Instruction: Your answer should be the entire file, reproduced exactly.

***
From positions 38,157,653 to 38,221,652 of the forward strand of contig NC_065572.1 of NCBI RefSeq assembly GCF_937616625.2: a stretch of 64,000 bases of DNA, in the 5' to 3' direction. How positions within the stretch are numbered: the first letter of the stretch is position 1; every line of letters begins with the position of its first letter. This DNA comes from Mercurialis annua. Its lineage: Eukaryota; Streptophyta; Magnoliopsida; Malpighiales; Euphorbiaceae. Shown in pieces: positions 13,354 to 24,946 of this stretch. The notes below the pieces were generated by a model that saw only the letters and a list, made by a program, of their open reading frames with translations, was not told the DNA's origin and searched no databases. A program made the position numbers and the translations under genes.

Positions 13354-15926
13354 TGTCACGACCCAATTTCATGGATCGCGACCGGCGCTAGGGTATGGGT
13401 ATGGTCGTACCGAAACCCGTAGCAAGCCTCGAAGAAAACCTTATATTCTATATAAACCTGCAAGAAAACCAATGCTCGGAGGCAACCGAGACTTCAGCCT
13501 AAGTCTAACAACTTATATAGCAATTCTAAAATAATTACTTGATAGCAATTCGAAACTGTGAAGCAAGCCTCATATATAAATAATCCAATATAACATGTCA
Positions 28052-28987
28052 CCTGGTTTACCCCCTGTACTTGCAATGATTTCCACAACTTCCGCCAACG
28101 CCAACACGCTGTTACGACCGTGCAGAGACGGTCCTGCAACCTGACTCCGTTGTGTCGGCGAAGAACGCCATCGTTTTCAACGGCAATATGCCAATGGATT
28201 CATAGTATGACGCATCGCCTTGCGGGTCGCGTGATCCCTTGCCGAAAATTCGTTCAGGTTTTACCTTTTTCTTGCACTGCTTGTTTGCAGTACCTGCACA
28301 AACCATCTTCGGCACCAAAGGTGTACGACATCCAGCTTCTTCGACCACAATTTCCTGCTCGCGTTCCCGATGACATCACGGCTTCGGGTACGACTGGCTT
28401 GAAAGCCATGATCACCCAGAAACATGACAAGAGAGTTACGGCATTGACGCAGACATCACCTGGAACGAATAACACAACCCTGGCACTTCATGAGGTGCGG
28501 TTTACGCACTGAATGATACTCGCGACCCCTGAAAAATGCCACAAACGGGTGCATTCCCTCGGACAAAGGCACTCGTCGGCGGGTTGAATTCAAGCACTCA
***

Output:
From positions 38,157,653 to 38,221,652 of the forward strand of contig NC_065572.1 of NCBI RefSeq assembly GCF_937616625.2: a stretch of 64,000 bases of DNA, in the 5' to 3' direction. How positions within the stretch are numbered: the first letter of the stretch is position 1; every line of letters begins with the position of its first letter. This DNA comes from Mercurialis annua. Its lineage: Eukaryota; Streptophyta; Magnoliopsida; Malpighiales; Euphorbiaceae. Shown in pieces: positions 13,354 to 24,946 of this stretch. The notes below the pieces were generated by a model that saw only the letters and a list, made by a program, of their open reading frames with translations, was not told the DNA's origin and searched no databases. A program made the position numbers and the translations under genes.

Positions 13354-15926
13354 TGTCACGACCCAATTTCATGGATCGCGACCGGCGCTAGGGTATGGGT
13401 ATGGTCGTACCGAAACCCGTAGCAAGCCTCGAAGAAAACCTTATATTCTATATAAACCTGCAAGAAAACCAATGCTCGGAGGCAACCGAGACTTCAGCCT
13501 AAGTCTAACAACTTATATAGCAATTCTAAAATAATTACTTGATAGCAATTCGAAACTGTGAAGCAAGCCTCATATATAAATAATCCAATATAACATGTCA
Positions 28052-28987
28052 CCTGGTTTACCCCCTGTACTTGCAATGATTTCCACAACTTCCGCCAACG
28101 CCAACACGCTGTTACGACCGTGCAGAGACGGTCCTGCAACCTGACTCCGTTGTGTCGGCGAAGAACGCCATCGTTTTCAACGGCAATATGCCAATGGATT
28201 CATAGTATGACGCATCGCCTTGCGGGTCGCGTGATCCCTTGCCGAAAATTCGTTCAGGTTTTACCTTTTTCTTGCACTGCTTGTTTGCAGTACCTGCACA
28301 AACCATCTTCGGCACCAAAGGTGTACGACATCCAGCTTCTTCGACCACAATTTCCTGCTCGCGTTCCCGATGACATCACGGCTTCGGGTACGACTGGCTT
28401 GAAAGCCATGATCACCCAGAAACATGACAAGAGAGTTACGGCATTGACGCAGACATCACCTGGAACGAATAACACAACCCTGGCACTTCATGAGGTGCGG
28501 TTTACGCACTGAATGATACTCGCGACCCCTGAAAAATGCCACAAACGGGTGCATTCCCTCGGACAAAGGCACTCGTCGGCGGGTTGAATTCAAGCACTCA